Video: How much have policies to slow COVID-19 worked? (UC Berkeley)

Hsiang Lab (UC Berkeley)

Global Policy Lab Rallies for COVID-19 Research,” COVID-19 News, Goldman School of Public Policy, June 5, 2020.


  • Elizabeth Davis says:

    Thank you Dr. Collins for continuing to tell it like it is…..

  • AD says:

    Thank you for the explanation, Dr. Collins, your article is always waiting for me.

  • tina says:

    It’s still out there and will continue to be out there…that is how viruses work…they don’t magically disappear because we lock down and ruin people’s lives by shutting down their business or by wearing ineffective masks…this is all ridiculous! Let the virus run it’s course this is how we have to beat it…be strong and let our immune system do it’s job! Not masking up or shutting down.

  • harpat949 says:

    Why is the NIH not addressing the major infection route of airborne coronavirus spread. Countries with predominantly natural ventilation have much lower infection rates than those with closed ventilation systems. Vietnam has a mind boggling 1800 times lower infection rates and zero deaths. I think western experts have bungled it and attributed the low rates to bogus explanations like low rates of testing. If you have zero deaths, testing is immaterial. Besides, only about 5% of the population has been tested.

  • Michael Isaac Lerman says:

    “Hundreds of Millions”? probably a mistake?

    • Moderator says:

      According to the authors, the strategies prevented or delayed about 530 million coronavirus infections in six countries.

      • Pege J Godfrey says:

        That is based on theory, models and statistics. All of which can be completely adjusted by changing a variable in the mathematical equation. We’re in the latter part of July. How many models have been presented? Too many to count. Most of which contradicted another. No one knows who to believe.

  • harpat949 says:

    I would say the strategy caused half a million or so infections and more to come. Only Vietnam seems to know what to do and they have no deaths.

  • Deborah Ericson says:

    In time, the masks will be shown to have little prevention and studies most likely will demonstrate they by their natural fibers actually attenuate an environment to grow virus and other bacteria. Respiration is meant to be expired and contained does not prevent viral hosting. The masks appear to be a psychological tool to give a false sense of security. In reality, social distancing and hand washing by the physics is both to mechanical prevention. The simple mechanics of vigorous sudsing has had little promotion to the public and education to how effective it is in destroying viruses. The public health messages have lacked education how viruses spread by using actual visual demonstrations of what droplets look like around infected persons and how they are spread person to person. And little public affairs messages to good community nutrition to encourage foods high in zinc,Vitamin C and D. Historically, lack of more than adequate ventilation has shown to be a major contributor to the spread of virulent bacteria and virus. The public can handle more education than they have been given credit.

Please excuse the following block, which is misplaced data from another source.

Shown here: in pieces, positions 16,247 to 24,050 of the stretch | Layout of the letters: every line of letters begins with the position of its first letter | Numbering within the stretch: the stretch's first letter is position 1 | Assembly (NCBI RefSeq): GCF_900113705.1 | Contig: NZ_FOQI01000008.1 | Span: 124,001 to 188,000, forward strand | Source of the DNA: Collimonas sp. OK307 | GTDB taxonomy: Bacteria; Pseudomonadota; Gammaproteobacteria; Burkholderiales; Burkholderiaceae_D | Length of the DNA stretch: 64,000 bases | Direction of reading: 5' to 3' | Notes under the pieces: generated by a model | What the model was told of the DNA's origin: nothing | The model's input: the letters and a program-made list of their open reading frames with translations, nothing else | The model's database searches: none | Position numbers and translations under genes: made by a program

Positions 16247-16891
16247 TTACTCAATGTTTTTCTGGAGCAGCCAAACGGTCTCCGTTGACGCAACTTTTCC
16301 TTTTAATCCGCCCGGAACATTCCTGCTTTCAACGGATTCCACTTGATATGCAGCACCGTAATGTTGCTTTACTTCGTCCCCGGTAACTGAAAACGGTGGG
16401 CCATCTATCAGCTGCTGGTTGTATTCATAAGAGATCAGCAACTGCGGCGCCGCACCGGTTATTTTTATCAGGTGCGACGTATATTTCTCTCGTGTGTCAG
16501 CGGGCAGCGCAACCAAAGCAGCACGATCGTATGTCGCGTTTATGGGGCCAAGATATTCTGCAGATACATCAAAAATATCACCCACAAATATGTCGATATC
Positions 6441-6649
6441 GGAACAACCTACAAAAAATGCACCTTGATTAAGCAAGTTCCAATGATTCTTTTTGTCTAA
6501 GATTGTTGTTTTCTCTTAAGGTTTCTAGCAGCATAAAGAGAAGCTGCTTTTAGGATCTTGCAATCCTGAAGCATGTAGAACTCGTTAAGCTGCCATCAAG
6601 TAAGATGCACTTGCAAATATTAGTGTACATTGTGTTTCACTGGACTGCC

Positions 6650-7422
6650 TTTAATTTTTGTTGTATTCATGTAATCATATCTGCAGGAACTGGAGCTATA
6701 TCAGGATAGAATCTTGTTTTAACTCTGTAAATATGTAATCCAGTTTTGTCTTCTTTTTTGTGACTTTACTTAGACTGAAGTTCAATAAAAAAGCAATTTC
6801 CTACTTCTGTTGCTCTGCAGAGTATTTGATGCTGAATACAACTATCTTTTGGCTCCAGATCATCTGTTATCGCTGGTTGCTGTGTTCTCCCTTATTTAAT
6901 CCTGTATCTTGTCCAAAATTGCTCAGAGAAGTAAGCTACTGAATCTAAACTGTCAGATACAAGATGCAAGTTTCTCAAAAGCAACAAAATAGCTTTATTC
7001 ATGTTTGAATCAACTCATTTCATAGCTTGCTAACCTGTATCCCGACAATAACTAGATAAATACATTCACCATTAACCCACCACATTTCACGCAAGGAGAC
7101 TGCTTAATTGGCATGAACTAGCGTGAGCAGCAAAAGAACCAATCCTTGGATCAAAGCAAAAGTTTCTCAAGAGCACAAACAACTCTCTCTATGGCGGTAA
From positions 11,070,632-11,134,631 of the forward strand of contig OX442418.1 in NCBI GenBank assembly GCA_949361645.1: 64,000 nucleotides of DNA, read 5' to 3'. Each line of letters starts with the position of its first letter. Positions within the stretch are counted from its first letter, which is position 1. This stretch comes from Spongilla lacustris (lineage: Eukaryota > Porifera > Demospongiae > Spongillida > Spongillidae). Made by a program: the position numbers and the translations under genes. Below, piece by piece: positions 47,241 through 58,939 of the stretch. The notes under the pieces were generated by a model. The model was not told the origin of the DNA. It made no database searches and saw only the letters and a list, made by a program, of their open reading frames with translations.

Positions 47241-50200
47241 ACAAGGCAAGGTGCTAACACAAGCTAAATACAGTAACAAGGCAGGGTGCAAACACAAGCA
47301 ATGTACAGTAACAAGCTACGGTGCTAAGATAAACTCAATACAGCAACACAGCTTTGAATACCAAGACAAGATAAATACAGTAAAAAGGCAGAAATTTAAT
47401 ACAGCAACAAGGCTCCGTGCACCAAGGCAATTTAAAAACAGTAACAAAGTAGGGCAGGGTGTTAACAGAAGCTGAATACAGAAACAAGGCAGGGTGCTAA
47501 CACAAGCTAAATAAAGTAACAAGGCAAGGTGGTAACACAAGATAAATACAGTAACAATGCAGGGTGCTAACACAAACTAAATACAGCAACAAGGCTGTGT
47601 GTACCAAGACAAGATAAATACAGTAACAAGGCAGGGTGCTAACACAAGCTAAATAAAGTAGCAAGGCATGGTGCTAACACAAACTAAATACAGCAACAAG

• harpat949 says:

      It is the lack of adequate ventilation that seems to be the major factor for the high infection rates in the developed world. The third world is lucky they cannot afford HVAC so most of their shopping and living facilities are open ventilation. The third world infection rates are orders of magnitudes lower than the developed countries and our experts are totally blindsided by frivolous technologies. Most of the third world does not know the benefit they have of open ventilation else their remaining infections would almost vanish. The exception is Vietnam. They have focused on the open ventilation concept and achieved zero deaths. They do enforce social distancing vigorously but it is the open ventilation that has prevented deaths and their infection rates are about 2000 times lower than the USA’s. The perverted Western media criticizes the Vietnam government for enforcing the social distancing using police. The prevention of deaths and misery has no value to the western journalists if police is involved.
      I guess the police brutality that occurs every now and then has colored their judgements. One other problem seems to be the profit motive of capitalism prevents thinking of simple low cost solutions and promotes multi billion dollar pharma solutions. The association of HVAC manufactures admit the virus can be spread by HVAC but they don’t recommend turning it off because of loss of comfort but of course the loss of HVAC business must be on their minds.

    • Pege J Godfrey says:

      You’re right, but not because in time, but because the studies have already been done. Research shows that the available masks to the general public will not prevent C19 from penetrating through the materials. They will stop the droplet, but the droplet is just the medium the virus is contained in. The virus is an aersol and will go through the mask and become airborn. Some studies were done pre-COVID using SARS as one of the viruses based on its size as its about the same as C19. Most masks will only catch molecules .3 microns and larger. SARS and SARS-CoV2 are way smaller. So, the masks are helping everyone from spitting everywhere, but the study says that’s about it.

  • James says:

    I was impressed by the use of ‘shutdowns’ and ‘staying at home’ but then halfway through the article switched to ‘lockdowns’, which is unscientific terminology. USA prison jargon doesn’t help with people’s coping mechanisms so please do avoid it.

  • K.S. says:

    I stayed in south korea for long time. South korea has amazing technology to fight against corona virus. thanx for this great article …